Israelis, Palestinians try to salvage talks
Published Monday 07/04/2014 (updated) 09/04/2014 11:01
US Secretary of State John Kerry (R) meets with Israeli Prime
Minister Benjamin Netanyahu in Jerusalem on March 31, 2014
(POOL/AFP/File Jacquelyn Martin)
JERUSALEM (AFP) -- Israeli and Palestinian negotiators were to meet again on Monday in a fresh effort to salvage the teetering, US-brokered peace process, US and Palestinian officials said.
"Israeli and Palestinian negotiators met last night to discuss ways to overcome the crisis in the talks," a US official said.
"The meeting was serious and constructive, and both sides requested that the United States convene another meeting today (Monday) to continue the effort."
A Palestinian official confirmed to AFP that a meeting was scheduled for later Monday, but neither side gave a time or location.
Accompanied by US envoy Martin Indyk, the two sides met on Sunday evening, but Palestinian sources told AFP that the session ended without any breakthrough and an Israeli official was quoted by local media as saying the process was on the edge of collapse.
Israel's parliament was also meeting in special session on Monday during its spring recess, for a debate on the peace negotiations called by opposition MPs critical of the government's handling of the talks.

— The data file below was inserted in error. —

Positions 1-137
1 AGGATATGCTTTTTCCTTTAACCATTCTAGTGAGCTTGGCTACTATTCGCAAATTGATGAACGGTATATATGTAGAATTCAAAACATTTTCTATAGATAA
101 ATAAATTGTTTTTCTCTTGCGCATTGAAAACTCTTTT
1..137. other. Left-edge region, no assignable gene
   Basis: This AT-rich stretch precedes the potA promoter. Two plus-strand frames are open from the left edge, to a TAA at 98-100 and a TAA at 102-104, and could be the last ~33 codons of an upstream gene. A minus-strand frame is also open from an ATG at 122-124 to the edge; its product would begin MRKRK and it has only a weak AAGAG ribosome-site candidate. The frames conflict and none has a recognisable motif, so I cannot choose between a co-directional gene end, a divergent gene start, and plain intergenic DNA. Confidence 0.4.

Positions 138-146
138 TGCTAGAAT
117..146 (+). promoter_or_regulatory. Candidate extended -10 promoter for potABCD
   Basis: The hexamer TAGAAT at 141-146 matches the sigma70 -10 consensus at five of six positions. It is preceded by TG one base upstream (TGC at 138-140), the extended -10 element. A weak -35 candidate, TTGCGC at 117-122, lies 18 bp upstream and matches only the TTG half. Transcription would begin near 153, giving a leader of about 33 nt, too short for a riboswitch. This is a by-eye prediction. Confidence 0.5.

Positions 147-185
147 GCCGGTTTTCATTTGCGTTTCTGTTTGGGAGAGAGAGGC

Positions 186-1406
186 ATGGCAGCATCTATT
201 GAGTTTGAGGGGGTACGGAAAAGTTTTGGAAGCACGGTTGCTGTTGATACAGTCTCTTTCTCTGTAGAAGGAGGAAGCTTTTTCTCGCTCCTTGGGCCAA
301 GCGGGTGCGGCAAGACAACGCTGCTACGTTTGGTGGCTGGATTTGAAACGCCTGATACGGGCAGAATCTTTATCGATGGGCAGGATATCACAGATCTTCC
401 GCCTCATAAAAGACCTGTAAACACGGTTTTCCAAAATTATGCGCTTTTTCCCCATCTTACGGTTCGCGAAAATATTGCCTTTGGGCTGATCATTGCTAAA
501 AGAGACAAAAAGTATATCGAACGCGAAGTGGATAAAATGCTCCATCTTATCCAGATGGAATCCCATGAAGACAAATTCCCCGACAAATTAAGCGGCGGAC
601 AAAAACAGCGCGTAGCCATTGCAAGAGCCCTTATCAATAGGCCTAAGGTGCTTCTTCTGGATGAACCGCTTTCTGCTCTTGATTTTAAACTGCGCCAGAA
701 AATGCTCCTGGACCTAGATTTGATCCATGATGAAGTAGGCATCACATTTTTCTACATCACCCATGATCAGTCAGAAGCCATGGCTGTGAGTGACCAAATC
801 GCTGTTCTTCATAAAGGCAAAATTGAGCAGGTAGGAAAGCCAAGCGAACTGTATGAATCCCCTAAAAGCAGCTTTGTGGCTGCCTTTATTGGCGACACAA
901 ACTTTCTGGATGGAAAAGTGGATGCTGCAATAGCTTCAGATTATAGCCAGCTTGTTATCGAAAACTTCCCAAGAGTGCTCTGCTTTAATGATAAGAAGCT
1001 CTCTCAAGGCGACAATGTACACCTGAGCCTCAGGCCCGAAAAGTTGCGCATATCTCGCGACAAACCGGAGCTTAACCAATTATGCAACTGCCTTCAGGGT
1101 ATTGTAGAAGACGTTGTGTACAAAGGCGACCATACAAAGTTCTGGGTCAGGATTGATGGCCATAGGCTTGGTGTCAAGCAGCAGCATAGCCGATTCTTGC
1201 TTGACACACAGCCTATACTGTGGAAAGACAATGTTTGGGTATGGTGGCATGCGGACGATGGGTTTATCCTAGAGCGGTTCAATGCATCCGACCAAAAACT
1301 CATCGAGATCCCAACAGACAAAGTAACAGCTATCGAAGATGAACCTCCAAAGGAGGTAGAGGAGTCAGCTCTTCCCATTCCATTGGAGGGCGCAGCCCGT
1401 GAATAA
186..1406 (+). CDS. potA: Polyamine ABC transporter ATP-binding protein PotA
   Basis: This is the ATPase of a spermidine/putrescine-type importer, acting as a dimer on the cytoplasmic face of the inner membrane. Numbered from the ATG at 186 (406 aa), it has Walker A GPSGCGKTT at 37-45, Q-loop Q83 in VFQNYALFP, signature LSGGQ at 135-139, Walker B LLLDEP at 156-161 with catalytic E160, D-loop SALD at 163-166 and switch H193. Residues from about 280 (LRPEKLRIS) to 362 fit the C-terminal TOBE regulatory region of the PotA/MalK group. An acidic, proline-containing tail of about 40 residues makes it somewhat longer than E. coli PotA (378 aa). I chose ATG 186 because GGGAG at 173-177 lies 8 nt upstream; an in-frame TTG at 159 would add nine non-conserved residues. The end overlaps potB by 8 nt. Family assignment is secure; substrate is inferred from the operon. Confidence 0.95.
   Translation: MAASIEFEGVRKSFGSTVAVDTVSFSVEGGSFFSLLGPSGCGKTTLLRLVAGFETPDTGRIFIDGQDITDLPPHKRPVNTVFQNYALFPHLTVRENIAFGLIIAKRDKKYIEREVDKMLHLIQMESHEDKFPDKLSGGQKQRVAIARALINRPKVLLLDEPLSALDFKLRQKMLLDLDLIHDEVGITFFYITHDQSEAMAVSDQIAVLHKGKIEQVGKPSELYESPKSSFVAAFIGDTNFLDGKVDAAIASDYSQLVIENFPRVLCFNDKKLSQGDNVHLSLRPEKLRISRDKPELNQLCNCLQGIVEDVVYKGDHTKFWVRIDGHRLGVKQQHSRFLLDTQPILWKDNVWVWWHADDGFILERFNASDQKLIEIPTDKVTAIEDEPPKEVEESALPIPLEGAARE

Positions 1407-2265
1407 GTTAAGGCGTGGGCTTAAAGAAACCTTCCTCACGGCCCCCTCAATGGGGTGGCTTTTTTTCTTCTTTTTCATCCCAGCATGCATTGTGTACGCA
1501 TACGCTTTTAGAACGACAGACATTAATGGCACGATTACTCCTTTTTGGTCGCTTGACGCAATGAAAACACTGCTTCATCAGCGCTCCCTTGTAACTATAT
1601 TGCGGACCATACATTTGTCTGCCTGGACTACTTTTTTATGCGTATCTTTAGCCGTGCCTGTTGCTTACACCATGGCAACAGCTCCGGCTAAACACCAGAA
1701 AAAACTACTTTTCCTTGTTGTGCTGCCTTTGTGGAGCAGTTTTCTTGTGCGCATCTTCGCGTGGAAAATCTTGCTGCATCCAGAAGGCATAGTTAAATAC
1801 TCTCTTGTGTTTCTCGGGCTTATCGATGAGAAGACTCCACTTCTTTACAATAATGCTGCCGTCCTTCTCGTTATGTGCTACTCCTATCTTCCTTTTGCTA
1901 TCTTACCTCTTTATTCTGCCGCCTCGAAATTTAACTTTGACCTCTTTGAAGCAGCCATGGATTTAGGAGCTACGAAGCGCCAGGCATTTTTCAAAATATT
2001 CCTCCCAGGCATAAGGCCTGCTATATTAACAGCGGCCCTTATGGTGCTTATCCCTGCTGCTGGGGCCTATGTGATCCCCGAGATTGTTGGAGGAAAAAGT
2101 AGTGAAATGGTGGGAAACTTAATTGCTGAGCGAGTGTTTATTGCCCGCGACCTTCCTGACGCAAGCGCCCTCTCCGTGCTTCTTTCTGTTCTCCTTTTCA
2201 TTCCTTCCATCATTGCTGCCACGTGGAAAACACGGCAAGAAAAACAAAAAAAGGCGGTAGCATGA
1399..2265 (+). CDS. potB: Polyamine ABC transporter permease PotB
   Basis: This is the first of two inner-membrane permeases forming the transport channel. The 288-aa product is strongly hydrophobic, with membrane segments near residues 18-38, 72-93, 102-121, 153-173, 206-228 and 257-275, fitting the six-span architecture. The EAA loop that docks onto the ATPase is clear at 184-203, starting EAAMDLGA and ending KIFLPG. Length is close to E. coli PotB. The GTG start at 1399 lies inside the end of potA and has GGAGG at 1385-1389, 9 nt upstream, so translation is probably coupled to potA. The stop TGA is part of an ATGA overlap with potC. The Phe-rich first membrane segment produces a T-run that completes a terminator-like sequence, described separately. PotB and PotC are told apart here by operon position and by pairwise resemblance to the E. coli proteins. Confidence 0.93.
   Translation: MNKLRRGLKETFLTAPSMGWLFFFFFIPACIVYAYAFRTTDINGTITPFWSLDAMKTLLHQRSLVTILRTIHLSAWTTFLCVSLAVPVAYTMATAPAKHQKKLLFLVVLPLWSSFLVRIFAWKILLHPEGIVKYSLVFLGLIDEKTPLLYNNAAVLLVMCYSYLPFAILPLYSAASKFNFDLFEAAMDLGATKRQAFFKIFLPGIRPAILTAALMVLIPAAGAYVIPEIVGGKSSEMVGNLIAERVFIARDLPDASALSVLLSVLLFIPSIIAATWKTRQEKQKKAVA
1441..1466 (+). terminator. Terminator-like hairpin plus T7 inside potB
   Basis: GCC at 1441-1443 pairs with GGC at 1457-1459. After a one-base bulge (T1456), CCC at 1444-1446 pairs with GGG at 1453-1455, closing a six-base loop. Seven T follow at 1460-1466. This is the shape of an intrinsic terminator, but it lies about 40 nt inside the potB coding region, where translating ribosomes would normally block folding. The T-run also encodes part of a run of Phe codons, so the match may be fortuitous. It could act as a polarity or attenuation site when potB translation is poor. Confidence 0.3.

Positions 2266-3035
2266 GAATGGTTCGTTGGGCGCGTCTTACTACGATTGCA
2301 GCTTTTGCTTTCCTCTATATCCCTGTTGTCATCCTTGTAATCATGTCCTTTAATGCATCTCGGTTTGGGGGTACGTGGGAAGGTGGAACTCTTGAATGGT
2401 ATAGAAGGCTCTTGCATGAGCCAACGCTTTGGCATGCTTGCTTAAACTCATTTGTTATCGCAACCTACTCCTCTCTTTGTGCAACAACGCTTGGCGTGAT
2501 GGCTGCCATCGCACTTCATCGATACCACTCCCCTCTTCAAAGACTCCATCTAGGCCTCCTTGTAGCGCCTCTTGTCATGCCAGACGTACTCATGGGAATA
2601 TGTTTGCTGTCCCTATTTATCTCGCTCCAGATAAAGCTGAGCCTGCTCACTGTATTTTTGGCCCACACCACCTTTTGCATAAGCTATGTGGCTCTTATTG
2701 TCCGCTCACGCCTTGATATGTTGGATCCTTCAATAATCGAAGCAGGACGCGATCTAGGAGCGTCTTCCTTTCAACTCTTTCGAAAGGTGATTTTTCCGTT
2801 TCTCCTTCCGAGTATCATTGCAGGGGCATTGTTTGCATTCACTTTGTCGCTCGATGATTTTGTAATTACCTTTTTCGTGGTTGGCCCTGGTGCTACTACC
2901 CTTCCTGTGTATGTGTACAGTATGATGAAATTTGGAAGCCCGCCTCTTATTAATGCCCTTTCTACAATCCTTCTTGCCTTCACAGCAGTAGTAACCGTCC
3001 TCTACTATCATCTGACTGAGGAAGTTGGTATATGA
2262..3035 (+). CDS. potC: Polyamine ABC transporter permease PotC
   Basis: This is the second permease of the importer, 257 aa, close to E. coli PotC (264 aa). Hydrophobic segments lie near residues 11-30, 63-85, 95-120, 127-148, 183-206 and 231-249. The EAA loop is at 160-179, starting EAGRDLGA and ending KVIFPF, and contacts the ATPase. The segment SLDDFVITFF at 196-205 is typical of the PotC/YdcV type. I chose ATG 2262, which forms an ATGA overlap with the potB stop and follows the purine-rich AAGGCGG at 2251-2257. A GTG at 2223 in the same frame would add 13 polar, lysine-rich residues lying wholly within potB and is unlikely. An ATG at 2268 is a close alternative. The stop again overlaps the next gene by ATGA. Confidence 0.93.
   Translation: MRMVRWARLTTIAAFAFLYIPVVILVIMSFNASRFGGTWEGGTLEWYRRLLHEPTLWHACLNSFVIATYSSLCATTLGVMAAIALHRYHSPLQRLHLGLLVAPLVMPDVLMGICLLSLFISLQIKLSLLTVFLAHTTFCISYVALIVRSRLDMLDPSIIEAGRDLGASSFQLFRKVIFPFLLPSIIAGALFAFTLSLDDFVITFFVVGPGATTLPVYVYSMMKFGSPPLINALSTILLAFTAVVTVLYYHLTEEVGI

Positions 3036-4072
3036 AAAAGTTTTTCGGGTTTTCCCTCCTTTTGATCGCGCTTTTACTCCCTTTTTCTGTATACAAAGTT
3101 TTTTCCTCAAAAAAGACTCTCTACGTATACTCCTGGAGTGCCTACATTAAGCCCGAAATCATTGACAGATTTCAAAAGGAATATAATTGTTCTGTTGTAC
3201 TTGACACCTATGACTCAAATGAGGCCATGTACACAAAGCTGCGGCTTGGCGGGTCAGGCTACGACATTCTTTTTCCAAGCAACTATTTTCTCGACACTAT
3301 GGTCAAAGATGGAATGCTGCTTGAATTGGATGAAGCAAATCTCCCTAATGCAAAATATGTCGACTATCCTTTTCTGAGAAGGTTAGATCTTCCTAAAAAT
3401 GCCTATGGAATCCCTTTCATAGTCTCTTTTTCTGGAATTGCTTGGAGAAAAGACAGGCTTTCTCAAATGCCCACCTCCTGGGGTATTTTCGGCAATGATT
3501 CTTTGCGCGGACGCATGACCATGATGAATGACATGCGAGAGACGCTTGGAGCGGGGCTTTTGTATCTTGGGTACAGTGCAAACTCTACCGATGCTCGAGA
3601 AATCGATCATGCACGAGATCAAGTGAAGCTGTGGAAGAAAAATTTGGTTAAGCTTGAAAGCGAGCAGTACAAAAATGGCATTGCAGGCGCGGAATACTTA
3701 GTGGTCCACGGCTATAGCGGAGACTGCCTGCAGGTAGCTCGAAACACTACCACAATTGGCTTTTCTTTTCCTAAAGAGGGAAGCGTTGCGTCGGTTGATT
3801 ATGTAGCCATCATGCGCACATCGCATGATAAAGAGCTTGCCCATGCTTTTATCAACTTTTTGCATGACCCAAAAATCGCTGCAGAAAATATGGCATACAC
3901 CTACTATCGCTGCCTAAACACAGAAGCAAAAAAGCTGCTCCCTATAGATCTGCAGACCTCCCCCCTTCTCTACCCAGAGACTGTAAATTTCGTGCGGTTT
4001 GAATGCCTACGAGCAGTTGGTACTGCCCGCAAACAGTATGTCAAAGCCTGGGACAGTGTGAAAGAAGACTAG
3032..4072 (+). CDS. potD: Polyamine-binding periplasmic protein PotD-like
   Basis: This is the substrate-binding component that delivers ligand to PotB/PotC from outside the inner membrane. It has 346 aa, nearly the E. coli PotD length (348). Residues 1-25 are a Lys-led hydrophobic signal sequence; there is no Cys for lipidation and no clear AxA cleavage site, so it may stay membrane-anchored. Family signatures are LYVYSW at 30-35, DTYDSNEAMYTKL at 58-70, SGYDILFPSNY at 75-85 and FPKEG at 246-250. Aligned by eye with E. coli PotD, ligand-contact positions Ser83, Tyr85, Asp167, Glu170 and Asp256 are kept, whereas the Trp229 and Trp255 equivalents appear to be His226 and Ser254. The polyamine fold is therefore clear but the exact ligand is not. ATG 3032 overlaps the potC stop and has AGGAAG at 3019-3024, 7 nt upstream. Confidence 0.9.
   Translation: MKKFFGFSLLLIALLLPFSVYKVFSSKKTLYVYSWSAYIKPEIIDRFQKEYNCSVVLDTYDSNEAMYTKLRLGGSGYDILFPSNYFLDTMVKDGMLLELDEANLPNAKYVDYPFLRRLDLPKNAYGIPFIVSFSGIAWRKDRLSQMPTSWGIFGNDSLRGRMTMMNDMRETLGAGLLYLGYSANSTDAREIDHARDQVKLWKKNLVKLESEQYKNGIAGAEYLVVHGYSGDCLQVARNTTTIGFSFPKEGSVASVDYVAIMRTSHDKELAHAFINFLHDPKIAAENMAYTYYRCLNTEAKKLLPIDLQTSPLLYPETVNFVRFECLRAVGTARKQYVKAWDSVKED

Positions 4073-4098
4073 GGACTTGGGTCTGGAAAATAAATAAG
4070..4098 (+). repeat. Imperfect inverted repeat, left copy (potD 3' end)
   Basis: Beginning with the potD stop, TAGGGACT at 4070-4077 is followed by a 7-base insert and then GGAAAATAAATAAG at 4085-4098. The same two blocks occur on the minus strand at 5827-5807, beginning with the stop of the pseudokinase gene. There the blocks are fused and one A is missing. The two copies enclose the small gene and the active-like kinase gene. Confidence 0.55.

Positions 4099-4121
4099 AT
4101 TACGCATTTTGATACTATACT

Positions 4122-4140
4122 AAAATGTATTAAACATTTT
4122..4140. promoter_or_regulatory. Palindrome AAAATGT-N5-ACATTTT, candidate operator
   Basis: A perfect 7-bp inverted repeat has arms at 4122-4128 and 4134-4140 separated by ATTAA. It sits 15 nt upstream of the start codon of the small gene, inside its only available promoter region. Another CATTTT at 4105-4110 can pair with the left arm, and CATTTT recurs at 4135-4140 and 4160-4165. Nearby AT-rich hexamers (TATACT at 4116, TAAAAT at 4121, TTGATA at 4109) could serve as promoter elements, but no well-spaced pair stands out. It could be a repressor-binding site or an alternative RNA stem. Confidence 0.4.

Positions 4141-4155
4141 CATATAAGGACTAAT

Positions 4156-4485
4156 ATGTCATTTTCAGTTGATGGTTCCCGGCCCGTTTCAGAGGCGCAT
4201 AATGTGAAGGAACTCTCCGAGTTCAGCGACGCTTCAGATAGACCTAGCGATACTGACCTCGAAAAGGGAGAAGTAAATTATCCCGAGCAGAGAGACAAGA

Prime Minister Benjamin Netanyahu on Sunday threatened to retaliate if the PLO proceeds with applications to sign up to 15 international treaties.
"These will only make a peace agreement more distant," he said of the applications the PLO made on Tuesday.
"Any unilateral moves they take will be answered by unilateral moves at our end."
Palestinians say Israel had already reneged on its own undertakings by failing to release a fourth and final batch of prisoners a week ago, and that the treaty move was their response.
"They refused to free the prisoners and that's why there's no progress," said a Palestinian source.
US Secretary of State John Kerry, the driving force behind the peace push, warned on Friday that there were "limits" to the time and energy Washington could devote to the talks process, as his appeals to both sides to step back from the brink fell on deaf ears.
President Mahmoud Abbas rejected Kerry's plea to withdraw the treaty applications, and Netanyahu ignored US appeals to refrain from tit-for-tat moves, asking for a range of retaliatory options.